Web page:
For example, a woman’s perception of the financial accessibility of antenatal care, or of a facility-based delivery, may prevent her from considering either of these options (Phase I). If she does decide to take advantage of these health care options, her ability to pay for them may make doing so impossible, or at least significantly more difficult (Phase II). Gabrysch & Campbell’s (2009) adapted “three-delay” framework will be used to outline and examine potential barriers and the impact they have on care-seeking behaviours in the Kenyan context (Gabrysch & Campbell, 2009; Thaddeus & Maine, 1994).

Physical Accessibility

Physical accessibility, indicated by the distance separating a pregnant woman and the nearest maternal health facility, can create both a Phase I and Phase II delay in maternal health care seeking behaviours. While the perceived distance of a maternal health facility may prevent the consideration of facility-based care, the actual distance may prevent any possibility of reaching a maternal health facility should a complication arise (Gabrysch & Campbell, 2009; Thaddeus & Maine, 1994). Understandably, even if a woman intends to deliver in a maternal health care facility, she may abandon the idea of travelling extended distances during labour, especially at the thought of enduring a ride through rough terrain, or worse, a journey on foot. Attempts to travel extended distances are often unsuccessful, and in the event of complications, the mother often dies en route. The difficulties posed by this barrier are often exacerbated when women live in rural regions of developing countries with poor roads and limited options for transportation and communication (Gabrysch & Campbell, 2009; Mrisho et al., 2007; Thaddeus & Maine, 1994). Nearly 76 percent of Kenya’s population lives in rural communities, where the above conditions are fulfilled. Distance and transportation therefore would appear to represent significant barriers to accessing maternal health care (Population Reference Bureau, 2013).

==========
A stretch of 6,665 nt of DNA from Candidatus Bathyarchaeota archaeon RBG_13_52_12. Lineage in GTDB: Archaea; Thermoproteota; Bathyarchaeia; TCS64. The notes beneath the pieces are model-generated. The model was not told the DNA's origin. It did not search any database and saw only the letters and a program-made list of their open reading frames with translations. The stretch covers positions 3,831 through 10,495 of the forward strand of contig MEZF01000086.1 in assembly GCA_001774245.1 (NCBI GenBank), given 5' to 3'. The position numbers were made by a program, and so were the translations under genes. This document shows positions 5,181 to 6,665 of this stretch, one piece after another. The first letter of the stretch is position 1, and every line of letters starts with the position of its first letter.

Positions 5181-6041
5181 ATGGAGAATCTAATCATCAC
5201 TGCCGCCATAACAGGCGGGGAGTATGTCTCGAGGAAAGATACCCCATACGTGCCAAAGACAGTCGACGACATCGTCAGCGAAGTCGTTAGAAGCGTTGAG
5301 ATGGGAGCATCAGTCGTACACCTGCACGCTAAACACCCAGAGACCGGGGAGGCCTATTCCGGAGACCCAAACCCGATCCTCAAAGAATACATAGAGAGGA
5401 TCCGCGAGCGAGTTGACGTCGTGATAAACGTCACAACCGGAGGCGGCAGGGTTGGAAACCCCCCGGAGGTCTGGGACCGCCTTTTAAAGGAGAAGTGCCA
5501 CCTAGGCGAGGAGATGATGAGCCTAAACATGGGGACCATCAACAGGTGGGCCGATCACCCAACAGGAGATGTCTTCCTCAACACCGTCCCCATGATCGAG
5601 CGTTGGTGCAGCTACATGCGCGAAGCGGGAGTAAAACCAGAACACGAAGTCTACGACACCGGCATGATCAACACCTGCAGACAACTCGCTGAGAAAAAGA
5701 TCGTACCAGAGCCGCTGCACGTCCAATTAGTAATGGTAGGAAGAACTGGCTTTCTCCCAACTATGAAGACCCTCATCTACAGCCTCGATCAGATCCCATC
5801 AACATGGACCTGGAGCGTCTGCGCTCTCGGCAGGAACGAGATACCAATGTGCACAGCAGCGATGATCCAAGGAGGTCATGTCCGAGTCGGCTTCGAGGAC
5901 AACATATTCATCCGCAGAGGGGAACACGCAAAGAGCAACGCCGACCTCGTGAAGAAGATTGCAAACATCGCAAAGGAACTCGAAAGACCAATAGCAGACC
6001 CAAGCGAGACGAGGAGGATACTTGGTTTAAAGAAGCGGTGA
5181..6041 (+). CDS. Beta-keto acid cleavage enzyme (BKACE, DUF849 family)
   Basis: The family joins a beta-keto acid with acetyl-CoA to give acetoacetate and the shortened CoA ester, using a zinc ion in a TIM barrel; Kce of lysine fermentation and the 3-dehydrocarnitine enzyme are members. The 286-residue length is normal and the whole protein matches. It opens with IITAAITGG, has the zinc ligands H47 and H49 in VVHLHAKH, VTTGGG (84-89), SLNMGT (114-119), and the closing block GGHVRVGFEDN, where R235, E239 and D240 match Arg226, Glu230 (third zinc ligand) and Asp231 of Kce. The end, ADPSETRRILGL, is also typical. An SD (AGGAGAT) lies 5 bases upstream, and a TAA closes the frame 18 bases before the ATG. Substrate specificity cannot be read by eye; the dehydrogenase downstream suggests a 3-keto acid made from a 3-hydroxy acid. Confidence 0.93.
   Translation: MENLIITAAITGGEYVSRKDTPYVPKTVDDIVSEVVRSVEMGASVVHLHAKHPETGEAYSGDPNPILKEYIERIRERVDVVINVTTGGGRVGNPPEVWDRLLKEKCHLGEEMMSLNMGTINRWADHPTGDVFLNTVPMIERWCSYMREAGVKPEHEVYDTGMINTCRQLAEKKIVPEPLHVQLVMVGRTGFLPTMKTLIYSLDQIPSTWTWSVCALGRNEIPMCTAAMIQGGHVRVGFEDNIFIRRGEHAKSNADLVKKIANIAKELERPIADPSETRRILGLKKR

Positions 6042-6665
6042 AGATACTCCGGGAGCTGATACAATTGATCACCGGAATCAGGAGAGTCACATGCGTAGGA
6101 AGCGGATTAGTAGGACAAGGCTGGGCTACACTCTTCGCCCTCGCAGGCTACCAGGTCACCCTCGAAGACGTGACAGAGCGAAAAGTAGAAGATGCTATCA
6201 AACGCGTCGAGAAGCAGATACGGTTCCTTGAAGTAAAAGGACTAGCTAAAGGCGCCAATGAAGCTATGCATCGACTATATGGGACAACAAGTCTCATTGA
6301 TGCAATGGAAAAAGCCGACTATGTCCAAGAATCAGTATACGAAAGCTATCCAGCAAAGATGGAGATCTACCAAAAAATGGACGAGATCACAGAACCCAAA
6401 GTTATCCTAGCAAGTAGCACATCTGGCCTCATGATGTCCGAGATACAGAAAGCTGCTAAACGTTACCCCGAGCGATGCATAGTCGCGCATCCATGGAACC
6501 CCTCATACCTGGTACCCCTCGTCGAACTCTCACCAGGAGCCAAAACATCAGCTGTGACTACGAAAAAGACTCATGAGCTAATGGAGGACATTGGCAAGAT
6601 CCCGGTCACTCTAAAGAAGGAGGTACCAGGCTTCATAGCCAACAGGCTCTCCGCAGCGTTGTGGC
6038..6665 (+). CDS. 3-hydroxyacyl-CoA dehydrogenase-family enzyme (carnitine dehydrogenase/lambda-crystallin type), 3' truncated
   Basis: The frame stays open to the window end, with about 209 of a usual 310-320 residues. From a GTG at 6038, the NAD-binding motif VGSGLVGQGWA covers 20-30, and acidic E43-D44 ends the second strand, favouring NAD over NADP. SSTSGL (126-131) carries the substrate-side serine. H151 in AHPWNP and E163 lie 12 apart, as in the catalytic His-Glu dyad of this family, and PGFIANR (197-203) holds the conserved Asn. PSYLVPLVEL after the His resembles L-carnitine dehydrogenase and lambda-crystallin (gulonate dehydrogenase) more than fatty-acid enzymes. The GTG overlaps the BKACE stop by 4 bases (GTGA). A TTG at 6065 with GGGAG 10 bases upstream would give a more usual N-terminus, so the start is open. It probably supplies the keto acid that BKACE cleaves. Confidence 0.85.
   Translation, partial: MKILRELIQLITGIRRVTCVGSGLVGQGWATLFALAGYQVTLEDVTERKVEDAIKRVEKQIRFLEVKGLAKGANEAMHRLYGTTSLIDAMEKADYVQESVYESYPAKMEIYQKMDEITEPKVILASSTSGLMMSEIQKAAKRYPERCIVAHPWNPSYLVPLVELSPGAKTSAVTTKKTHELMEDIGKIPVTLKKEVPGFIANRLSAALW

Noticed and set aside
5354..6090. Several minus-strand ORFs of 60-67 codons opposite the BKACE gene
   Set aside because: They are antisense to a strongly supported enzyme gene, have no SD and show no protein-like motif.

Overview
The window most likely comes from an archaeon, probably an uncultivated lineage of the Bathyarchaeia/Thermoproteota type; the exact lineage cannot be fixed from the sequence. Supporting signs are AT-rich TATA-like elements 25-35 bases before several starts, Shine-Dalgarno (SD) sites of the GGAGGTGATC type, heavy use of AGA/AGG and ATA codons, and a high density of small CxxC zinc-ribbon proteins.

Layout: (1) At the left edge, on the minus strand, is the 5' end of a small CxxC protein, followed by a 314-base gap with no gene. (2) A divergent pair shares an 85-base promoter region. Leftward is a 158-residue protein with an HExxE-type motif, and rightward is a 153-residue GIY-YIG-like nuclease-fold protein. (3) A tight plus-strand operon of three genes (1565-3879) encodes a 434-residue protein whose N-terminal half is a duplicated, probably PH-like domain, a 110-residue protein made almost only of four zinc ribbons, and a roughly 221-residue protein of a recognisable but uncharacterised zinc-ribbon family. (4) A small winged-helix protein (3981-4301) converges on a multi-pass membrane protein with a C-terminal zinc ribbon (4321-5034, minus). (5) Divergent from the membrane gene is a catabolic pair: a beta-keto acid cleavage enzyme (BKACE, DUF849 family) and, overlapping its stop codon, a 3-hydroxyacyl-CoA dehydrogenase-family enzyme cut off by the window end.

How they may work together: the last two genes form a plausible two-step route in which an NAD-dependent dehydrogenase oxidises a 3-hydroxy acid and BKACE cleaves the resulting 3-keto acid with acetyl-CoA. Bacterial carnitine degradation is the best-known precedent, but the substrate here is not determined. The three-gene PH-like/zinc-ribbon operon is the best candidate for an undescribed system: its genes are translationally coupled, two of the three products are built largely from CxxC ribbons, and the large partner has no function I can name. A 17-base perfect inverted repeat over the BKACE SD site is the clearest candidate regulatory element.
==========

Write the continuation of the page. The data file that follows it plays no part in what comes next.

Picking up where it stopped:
This observation is, at first, supported by reports that show that distance or lack of transportation, are the most commonly cited reasons that women in Kenya give for choosing not to deliver at a professional health care facility (Kitui, Lewis & Davey, 2013). However, while distance and transportation may be perceived as the most important barrier to maternal health care, nearly 90 percent of mothers in Kenya live less than 5km from a health care facility staffed by at least one skilled health care professional and, as previously discussed, more than 90 percent attend at least one antenatal appointment (KNBS & ICF Macro, 2010; Kitui, Lewis & Davey, 2013). Moreover, after controlling for other variables, statistical measurements indicate no significant correlation between the distance and the location of delivery (Kitui, Lewis & Davey, 2013). It therefore seems that distance and lack of transportation cannot alone explain the existence of Phase I and Phase II delays.

These findings suggest that the importance of distance and transportation may be due to a complex interaction with other barriers, such as financial cost, perceived or actual quality of care, and severity of labour, delivery, or complications (Gabrysch & Campbell, 2009; Mrisho et al., 2007; Thaddeus & Maine, 1994). For example, women may be more likely to abandon the thought of travelling extended distances if a medical facility is thought to provide low quality care. Alternatively, women may choose to travel further to more desired health facilities if the quality of care is perceived to be superior (Anson, 2004; Gabrysch & Campbell, 2009; Thaddeus & Maine, 1994). The undesirable thought of enduring an extended journey to a health care facility, augmented by the financial cost of locating and hiring transportation, may deter women from seeking professional medical assistance (Gabrysch & Campbell, 2009; Thaddeus & Maine, 1994).